Change the rhetoric pledge
No one wanted this to happen, not left or right if we are to be truthful. The events of Saturday 8 January 2011, have served as a wake up call to many, myself included. Where have we gone wrong that our rhetoric means we no longer treat someone we do not agree with, with such disrespect that we would demonize them?
I read a great article today on the Huffington Post by the governor of Vermont, Madeline M.Kunin, where she made a plea, a simple but powerful plea. And it is one I echo – we can disagree all we want, be bold and passionate in our beliefs, no one is saying otherwise and no one should but we can not think it acceptable, no matter what side of the aisle we are on, to forgo being civil to one another – ie: not letting our discussions end up in ad hominem attacks, not using name calls such as “libtard” or “repuglikan” to demonize our political opponents, not using rhetoric that can be interpreted as violent in its rhetoric.
So, as silly as some may find me, I am going to try an experiment – one I hope you will partake in too. Sign my pledge, let’s change the rhetoric.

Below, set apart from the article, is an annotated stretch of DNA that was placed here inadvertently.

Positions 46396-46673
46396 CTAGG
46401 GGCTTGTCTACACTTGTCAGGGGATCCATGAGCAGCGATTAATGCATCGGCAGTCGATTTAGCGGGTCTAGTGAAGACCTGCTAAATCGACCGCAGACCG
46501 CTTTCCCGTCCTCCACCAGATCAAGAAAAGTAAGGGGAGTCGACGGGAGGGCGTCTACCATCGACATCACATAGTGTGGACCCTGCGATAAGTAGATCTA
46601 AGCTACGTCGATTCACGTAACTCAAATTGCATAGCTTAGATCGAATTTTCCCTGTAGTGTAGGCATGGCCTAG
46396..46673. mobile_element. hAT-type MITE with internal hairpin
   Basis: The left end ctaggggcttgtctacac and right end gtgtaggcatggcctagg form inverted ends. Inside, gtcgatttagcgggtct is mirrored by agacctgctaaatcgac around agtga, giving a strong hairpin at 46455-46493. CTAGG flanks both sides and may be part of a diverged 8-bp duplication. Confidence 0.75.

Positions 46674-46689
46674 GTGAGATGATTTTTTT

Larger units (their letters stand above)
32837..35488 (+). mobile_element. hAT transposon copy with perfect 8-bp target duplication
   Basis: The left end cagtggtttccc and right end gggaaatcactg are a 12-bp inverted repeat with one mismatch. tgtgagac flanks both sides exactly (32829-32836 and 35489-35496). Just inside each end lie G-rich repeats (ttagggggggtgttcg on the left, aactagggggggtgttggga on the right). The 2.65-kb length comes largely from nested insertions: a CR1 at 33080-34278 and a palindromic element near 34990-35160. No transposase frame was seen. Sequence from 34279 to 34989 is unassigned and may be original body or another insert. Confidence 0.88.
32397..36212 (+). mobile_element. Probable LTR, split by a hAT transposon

Gabrielle Gifford on the eve of her meet with constituents that sadly left her severely injured and saw the murder of innocent bystanders, including a nine-year old little girl who was interested in politics, said, almost prophetically said the rhetoric had to change. Now I don’t know and neither does any one else know if the gunman was influenced by the rhetoric he heard but whether he was or not we can not surely allow it to continue and just go on with business as usual.
As Madeline M.Kunin said:
In the aftermath of this tragedy, both parties and the media are responding with appropriate-sounding concern. The question is, will they carry out their expressed good intentions by treating those with whom they disagree with greater respect? One example of the lack of decorum was evident in last year’s State of the Union speech when a congressman shouted “liar.” at President Obama. What kind of example did that set?
Our right to disagree is precious but fragile. The best way to protect and preserve it is to let the other side speak without demonizing them or destroying their right to be heard. Such civil exchanges are the heart beat of democracy — essential to keeping it alive.
I ask my readers, will you take my pledge to change the rhetoric?
And if you do fill this out, feel free to put a pledge button on your blog with a link back to this page – I am sure if we try we can get others to join us. Sign the pledge, Change the Rhetoric: